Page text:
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 Traditional Music >> The Scottish Whistle >> Tutorials >> Tutorial 6.3


The Scottish Whistle

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C natural

Rakes Mallow

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Whistle Tutorial - Lesson 6.3

 

The Rakes of Mallow

Although seemingly an Irish tune (Mallow is a town in County Cork), this tune has long been popular in England (where it has been called The Rakes of Marlowe) and Scotland, first published here in the 1780s. A rake was a fashionable youth who led a somewhat dissolute life, so this tune maybe celebrates such young men from the town of Mallow (or Marlowe?), much as other tunes celebrate The Merry Lads of Ayr, The Lads o' Dunse or The Lasses o' Fochabers.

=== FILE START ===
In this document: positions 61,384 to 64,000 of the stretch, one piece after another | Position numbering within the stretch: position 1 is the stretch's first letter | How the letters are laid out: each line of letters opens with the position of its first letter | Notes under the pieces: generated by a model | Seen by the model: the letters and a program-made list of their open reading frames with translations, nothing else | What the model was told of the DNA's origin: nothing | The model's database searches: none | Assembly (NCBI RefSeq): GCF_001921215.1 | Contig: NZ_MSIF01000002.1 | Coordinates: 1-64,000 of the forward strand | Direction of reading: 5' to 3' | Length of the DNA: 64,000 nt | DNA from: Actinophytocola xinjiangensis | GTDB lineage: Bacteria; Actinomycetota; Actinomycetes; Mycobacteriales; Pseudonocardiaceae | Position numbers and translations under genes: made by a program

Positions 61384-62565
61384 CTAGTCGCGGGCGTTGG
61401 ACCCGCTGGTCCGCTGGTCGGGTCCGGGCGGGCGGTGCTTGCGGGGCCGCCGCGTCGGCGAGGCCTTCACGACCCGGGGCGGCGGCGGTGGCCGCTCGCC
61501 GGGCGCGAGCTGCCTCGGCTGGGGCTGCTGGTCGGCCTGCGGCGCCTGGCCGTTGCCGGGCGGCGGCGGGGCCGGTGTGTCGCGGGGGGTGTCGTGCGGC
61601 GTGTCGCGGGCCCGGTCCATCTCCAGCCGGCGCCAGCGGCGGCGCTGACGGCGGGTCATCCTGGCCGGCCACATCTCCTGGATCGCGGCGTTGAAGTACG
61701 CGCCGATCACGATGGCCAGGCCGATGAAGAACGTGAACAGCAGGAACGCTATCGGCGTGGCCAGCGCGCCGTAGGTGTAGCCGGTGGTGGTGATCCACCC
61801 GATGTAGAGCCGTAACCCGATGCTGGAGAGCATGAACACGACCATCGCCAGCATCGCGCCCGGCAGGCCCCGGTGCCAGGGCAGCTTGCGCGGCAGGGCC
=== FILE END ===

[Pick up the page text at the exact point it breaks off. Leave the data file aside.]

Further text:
There was an old Irish song called Sandy Lent a Man His Mule. There was also a later Scottish song, Sandy He Belangs Tae the Mill which was written to this tune to explain a point of Scottish law.

There are a few runs of notes in this tune. When I talk about a run, I mean a string of notes which rise or fall one note at a time. If notes go up two at a time, it is called steps, and music is largely made up of runs and steps. You should be familiar enough with scales to know how to play runs.

It's vital to know how to play the C natural note in order to play The Rakes of Mallow. If you're finding it difficult to play parts of this tune, step back a bit and put some more practice into C natural. Also available as a [MIDI file].


The Rakes of Mallow

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